When will doctors buy into Apple Watch's AFib potential?

ECG results on Apple Watch Series 4
ECG results on Apple Watch Series 4 (Image credit: iMore)

What you need to know

  • Apple Watch keeps saving lives while doctors refuse to admit it's up to snuff.

Yesterday I told you about someone whose Apple Watch warned them about an AFIb situation that they weren't already aware of. The notification that the wearer's heart rhythm wasn't what it should be could have saved their life. That's a very real situation. But one thing caught my eye – the doctors' response.

They *scoffed" at the Apple Watch, according to the story.

The doctors at emerg scoffed at the Apple Watch ECG saying it wasn't accurate enough to use as a diagnostic tool. I retorted that at least it warned me to get medical assistance whereas without the watch I could have had a stroke.

This isn't the first time we've heard this, either. On more than a few occasions I've read stories that involved medical professionals telling people that an Apple Watch isn't capable of the readings needed to correctly identify the potential for a heart-related issue. This as, seemingly every month, we're writing about the exact opposite. I can only imagine there are plenty of other instances that aren't finding their way into headlines, too.

Which begs the question – when will medical professionals accept Apple Watch and its ability to detect the potential for AFib? Maybe it need someone to rock up on their doorstep with a watch strapped to their wrist while they have a stroke. Let's hope not.

Apple Watch Afib Notification

Apple Watch Afib Notification (Image credit: u/Merrick63)

Equally concerning is the possibility that doctors are telling people not to get an Apple Watch when asked whether it could be of benefit. At this point, we can all agree that wearing an Apple Watch means you're more likely to be alerted to AFib than not wearing one at all. Surely that's all the information needed, right?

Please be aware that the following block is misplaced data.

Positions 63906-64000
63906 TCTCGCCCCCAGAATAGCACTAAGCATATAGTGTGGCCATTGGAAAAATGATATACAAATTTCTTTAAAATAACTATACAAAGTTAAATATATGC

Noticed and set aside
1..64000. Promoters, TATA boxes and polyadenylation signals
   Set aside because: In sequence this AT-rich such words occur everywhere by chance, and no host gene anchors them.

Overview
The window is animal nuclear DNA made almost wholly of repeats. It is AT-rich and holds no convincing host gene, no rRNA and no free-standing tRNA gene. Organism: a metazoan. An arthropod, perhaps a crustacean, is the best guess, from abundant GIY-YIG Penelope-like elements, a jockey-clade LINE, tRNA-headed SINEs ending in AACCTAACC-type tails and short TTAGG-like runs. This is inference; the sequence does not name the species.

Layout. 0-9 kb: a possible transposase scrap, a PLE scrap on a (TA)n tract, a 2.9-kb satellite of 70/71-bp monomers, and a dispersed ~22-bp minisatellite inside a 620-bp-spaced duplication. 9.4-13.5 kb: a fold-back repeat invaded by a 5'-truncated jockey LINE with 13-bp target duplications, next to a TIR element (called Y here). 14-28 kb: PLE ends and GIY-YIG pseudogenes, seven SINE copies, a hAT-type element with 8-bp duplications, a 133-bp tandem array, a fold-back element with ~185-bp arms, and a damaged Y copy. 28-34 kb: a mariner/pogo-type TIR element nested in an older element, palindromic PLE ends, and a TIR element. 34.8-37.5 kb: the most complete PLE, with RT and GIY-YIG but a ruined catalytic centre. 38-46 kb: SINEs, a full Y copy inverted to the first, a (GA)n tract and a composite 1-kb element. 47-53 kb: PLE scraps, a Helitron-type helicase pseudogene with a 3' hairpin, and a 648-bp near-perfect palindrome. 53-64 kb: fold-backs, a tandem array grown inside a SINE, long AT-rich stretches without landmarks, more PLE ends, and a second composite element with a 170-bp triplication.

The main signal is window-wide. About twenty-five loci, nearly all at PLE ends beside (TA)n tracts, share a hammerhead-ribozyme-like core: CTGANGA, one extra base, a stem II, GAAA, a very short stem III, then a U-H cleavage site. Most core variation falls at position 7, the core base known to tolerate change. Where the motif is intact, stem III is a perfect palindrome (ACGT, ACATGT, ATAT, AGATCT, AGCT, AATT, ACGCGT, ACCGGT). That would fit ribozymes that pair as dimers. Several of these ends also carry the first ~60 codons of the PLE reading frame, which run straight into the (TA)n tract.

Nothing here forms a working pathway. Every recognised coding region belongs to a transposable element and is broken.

Now, I get it. Doctors don't want thousands of people in their waiting rooms all claiming their Apple Watch told them they're going to die. And that was a valid point when these features first went live. But I've yet to see a story of a hospital being overrun because of Apple Watch false positives.

Maybe I'm just not looking in the right places.

Oliver Haslam

Oliver Haslam has written about Apple and the wider technology business for more than a decade with bylines on How-To Geek, PC Mag, iDownloadBlog, and many more. He has also been published in print for Macworld, including cover stories. At iMore, Oliver is involved in daily news coverage and, not being short of opinions, has been known to 'explain' those thoughts in more detail, too. Having grown up using PCs and spending far too much money on graphics card and flashy RAM, Oliver switched to the Mac with a G5 iMac and hasn't looked back. Since then he's seen the growth of the smartphone world, backed by iPhone, and new product categories come and go. Current expertise includes iOS, macOS, streaming services, and pretty much anything that has a battery or plugs into a wall. Oliver also covers mobile gaming for iMore, with Apple Arcade a particular focus. He's been gaming since the Atari 2600 days and still struggles to comprehend the fact he can play console quality titles on his pocket computer.